I know lots of law students who are perfectionists. In all prior learning experiences, they have been able to cope with this characteristic because the workload was not mammoth and the competition for grades was usually moderate.
If you think about it, American society pushes bright students to be perfect. We get into college by getting A grades. We get into law school by getting A grades. And, we are expected to get those grades while juggling lots of leadership positions and organization/team memberships. In fact, we are encouraged also to get jobs on top.
Having to be perfect, however, is very stressful. Why? Because it is impossible. No matter the prior accolades, there is always the lurking worry that one might not be perfect the next time. One can never relax as a perfectionist. Perfectionists tend to be unforgiving of their non-perfection: 95 is a failure; a missed response in class is an embarrassment of mammoth proportions; wrinkled jeans are shameful.
Some perfectionists have trouble beginning projects because of possible failure. If one will not be able to write the perfect paper within the time period or with the instructions given, then why even begin? And, if one delays, then an explanation for "failure" could be that one could have written the perfect paper if there had been more time.
Some perfectionists have trouble finishing projects. It is hard for them to read and brief efficiently (because every detail must be understood before moving to the next case), finish their research and move on to writing (because there may be one more case out there somewhere), or finalize a paper (because it needs one more rewrite to be perfect). If a perfectionist is also a very high-scoring sensing (detail) learner, the perfectionism may be exacerbated by that learning preference.
The stress of being perfect is often accompanied by physical or emotional difficulties. Stomach problems, headaches, insomnia, irritability, and depression are just a few examples. The toll on self can be devastating.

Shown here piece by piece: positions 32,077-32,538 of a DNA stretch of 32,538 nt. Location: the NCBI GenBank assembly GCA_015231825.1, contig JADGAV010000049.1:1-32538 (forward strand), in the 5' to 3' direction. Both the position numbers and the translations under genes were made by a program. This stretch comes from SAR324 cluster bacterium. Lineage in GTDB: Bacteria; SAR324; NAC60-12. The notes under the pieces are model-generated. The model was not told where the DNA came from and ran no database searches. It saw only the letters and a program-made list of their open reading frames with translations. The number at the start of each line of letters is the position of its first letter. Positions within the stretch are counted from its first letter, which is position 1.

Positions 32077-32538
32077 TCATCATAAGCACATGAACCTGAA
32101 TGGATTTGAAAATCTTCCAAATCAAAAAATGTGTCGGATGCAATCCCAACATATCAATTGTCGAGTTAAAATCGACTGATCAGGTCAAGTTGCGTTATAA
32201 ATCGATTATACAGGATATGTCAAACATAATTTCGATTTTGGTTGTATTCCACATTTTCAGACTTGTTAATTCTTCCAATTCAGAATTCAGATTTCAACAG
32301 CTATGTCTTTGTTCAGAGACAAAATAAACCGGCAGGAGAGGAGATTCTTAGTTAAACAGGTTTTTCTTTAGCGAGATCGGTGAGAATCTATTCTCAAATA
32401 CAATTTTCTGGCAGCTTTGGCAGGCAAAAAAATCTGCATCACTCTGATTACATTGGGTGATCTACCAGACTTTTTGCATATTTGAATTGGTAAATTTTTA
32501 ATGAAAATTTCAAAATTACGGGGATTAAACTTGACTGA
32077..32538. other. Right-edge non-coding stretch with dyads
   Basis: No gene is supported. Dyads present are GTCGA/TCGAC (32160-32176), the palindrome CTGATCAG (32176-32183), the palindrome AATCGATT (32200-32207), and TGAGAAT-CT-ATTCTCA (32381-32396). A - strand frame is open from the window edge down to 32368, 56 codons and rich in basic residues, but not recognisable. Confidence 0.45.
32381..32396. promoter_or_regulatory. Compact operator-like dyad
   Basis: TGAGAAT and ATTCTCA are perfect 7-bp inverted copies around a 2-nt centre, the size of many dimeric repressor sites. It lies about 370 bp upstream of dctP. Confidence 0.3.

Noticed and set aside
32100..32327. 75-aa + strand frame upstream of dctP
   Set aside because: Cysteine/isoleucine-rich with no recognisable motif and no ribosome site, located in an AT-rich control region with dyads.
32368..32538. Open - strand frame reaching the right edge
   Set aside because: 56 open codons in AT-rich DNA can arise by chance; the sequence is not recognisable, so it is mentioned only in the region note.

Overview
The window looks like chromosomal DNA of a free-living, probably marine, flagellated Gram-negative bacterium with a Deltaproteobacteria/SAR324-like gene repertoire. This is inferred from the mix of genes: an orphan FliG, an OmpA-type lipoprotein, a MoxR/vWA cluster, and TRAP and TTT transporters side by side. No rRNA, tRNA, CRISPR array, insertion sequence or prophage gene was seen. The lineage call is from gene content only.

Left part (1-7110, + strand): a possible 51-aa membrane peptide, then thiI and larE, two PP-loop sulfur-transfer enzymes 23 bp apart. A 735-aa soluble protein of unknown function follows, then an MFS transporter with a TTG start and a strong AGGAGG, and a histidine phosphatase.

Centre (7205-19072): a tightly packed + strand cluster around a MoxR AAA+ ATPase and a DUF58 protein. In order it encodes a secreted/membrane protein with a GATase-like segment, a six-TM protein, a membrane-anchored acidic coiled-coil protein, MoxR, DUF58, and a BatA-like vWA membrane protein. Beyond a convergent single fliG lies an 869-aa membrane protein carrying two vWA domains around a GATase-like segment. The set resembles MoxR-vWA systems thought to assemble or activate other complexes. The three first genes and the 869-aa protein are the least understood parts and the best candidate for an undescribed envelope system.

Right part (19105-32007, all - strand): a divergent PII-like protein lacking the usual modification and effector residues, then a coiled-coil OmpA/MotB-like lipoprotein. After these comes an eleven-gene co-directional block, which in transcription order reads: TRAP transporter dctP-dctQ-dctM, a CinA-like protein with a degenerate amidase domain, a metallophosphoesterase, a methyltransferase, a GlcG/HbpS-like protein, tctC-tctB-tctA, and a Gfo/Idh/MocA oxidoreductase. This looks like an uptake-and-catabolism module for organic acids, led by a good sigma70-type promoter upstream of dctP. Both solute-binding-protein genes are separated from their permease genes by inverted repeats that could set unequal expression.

Perfectionists may also create tension in their work or family environments because of their expectations. In a sense, the focus is on what is wrong rather than what is right. A perfectionist may make an irritated remark to a group member who turned in the project with one typo. A minor error by a professor becomes a major crisis resulting in unforgiving criticism of that person. The apartment must be spotless at all times, and roommates beware of any transgressions.
Perfectionists can moderate the characteristic. Here are some suggestions:
- reorient expectations from being perfect to doing the best one can do each day
- become aware of what situations trigger perfectionism and decide on strategies to moderate one's behaviors in those situations
- set realistic time limits for projects and work within those time limits
- make realistic daily "to do" lists and keep long-term "to do" items on a monthly list to be transferred when appropriate to the daily list
- avoid being consumed by one task (perhaps a memo) to the exclusion of other necessary tasks
- spread work out over the semester to lower stress and allow longer periods for studying for exams or completing an assignment